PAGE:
Photo by Liz Lauren
Jen Silverman’s “Highway Patrol” is many things at once. The play is compiled from actual tweets between the actress Dana Delany (who plays herself in this production) and a fan who befriended her online while Delany—who played a nurse in TV’s “China Beach” and a doctor in “Body of Proof”—grew to care more and more about this dying 13-year-old boy. The show is both literal and expressionistic: we see Delany, for the most part, in realistic locations both at home and at work, but the boy, Cam, only speaks to her from within a sharply defined spotlight. As it unfolds before us, part in “real time” and part with Delany looking back and remembering, we also grow more and more aware of the ways in which this risky, experimental script exposes her vulnerability and, even as we are amazed (like her) at the way this young fan thinks and writes to her, her reactions to him show a side of the TV star we rarely see. And I, at least, was seriously impressed by her willingness to share so openly.
Part of both the relationship with Cam and her openness here is the fact that Delany comes across, both on TV and on stage, as a truly likable person. She mentions many times that she has had no real relationships in her life due to her busy schedule as an actress—and goodness: the “days” we see her working are long and exhausting—but she seems approachable and friendly and…just someone who would be nice to know. Cam tells her that watching “China Beach” was very important to him and that he is “in love” with her and wants to be her friend…and maybe, if he only had time to grow up, more. She and the audience understand it as puppy love, and even though he occasionally asks questions—for which he immediately apologizes—that awkwardly cross a line into too-personal territory, she plays along.
Cam is played by Thomas Murphy Molony, a young boy who can match Delany at any time in the sincerity department. He is easily as open as she is, and though we realize at all times that his second transplanted heart is failing and this child is dying, he is never morose. Intense, yes—he never seems to sleep—but not morose. When he reveals an odd ability to talk to the dead, he is apologetic about it, asking Delany if she thinks he is nuts now. The thing is, though, that his revelation of the things he has talked with them about gives Delany pause: Cam’s probing questions seem to reveal a knowledge of events and people in her own life, and when he meets her long-dead father she is overwhelmed. Suddenly this has changed from a Make-a-Wish Foundation thing to something more akin to The Sixth Sense. She even contacts actor and friend Peter Gallagher about it. (Gallagher plays himself as well, but in voice recordings only.) Gallagher was the one who introduced Cam into her life; what does he think of all of this? He, though, has gotten most of his information from Cam’s guardian, Nan, and his brother, Caton, neither of whom knows anything about this odd ability. All he can affirm is that Cam seems to be the very nice kid that Delany thinks he is.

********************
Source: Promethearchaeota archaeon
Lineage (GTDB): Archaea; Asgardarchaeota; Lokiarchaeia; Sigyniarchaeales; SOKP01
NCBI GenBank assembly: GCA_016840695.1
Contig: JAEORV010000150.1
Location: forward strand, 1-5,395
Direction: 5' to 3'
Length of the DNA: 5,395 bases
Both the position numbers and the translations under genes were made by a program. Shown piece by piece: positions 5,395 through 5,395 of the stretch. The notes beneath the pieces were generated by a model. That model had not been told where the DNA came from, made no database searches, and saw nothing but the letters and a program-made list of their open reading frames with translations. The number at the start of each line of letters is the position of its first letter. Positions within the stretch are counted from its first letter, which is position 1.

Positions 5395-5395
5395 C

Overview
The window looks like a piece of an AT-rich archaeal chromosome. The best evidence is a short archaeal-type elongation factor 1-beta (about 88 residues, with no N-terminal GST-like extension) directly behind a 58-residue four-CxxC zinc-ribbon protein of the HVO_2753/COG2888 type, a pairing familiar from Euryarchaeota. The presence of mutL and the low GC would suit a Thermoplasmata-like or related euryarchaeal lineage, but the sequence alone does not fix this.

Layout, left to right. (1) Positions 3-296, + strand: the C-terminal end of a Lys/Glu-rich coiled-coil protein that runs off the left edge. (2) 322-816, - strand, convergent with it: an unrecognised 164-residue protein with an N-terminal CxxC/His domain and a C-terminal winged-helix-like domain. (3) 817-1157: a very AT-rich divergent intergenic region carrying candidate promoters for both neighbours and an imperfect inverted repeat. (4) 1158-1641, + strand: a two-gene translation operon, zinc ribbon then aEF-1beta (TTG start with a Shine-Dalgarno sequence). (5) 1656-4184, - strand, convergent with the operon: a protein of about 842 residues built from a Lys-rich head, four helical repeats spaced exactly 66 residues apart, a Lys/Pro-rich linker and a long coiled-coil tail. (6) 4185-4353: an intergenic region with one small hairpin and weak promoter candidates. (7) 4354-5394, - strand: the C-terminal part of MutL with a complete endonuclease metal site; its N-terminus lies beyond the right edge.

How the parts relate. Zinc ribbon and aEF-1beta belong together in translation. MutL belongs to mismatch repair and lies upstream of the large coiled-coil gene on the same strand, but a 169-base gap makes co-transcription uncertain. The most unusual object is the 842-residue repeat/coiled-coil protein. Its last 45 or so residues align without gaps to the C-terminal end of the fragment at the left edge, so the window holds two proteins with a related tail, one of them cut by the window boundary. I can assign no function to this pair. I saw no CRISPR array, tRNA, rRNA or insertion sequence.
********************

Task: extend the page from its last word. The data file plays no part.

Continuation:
Nan and Caton are portrayed by the third onstage member of the cast, Dot-Marie Jones, who played Coach Beiste on “Glee.” By occasionally hijacking Cam’s iPad, they are able to chat with Delany and give her more candid information on the sick boy than he has apparently been willing to give. Jones ends up playing four roles and becomes a compelling part of this play, especially in Act Two, after a surprising moment at the end of Act One that (though it makes total sense in retrospect) did shock and even confuse many in the audience.
Mike Donahue’s strong directorial hand—he is one of the four creators of the play along with Silverman, Delany, and Dane Laffrey—moves the play along and allows us to make sense of its twists and turns. Played on a set designed by Laffrey (and beautifully lit by Jen Schriever) that makes generous use of carts for locations and uses projections to give at least the illusion of significant depth as we find ourselves often in various parts of Delany’s California home. (The contrast between this and the cramped quarters in which we see Nan is clear.) Enver Chakartash’s costumes are perfect, and Sinan Refik Zafar’s sound design is as well, with certain effects designed to overwhelm. More Yee Eun Nam projections give us a clear picture of how much real-world time is passing during the development of the plot…and remind us that this is all true.
Highway Patrol, the enigmatic title of which becomes clear in Act Two, is ultimately about the basic human need for connection. It’s the second show I’ve seen in two nights with this theme, the other being Shattered Globe’s production of the absurdist drama Flood. We all—even the famous actors among us—need someone to connect to. Cam provides that for an overworked and exhausted Delany, and she gives it back. The play’s twists might change how you react to that, but they can’t alter the basic truth of it.
Highway Patrol runs through February 18 at The Goodman’s Albert Theatre, 170 N Dearborn Street, Chicago. You can get tickets here. For more Chicago reviews or show information, see chicagoonstage.com or theatreinchicago.com.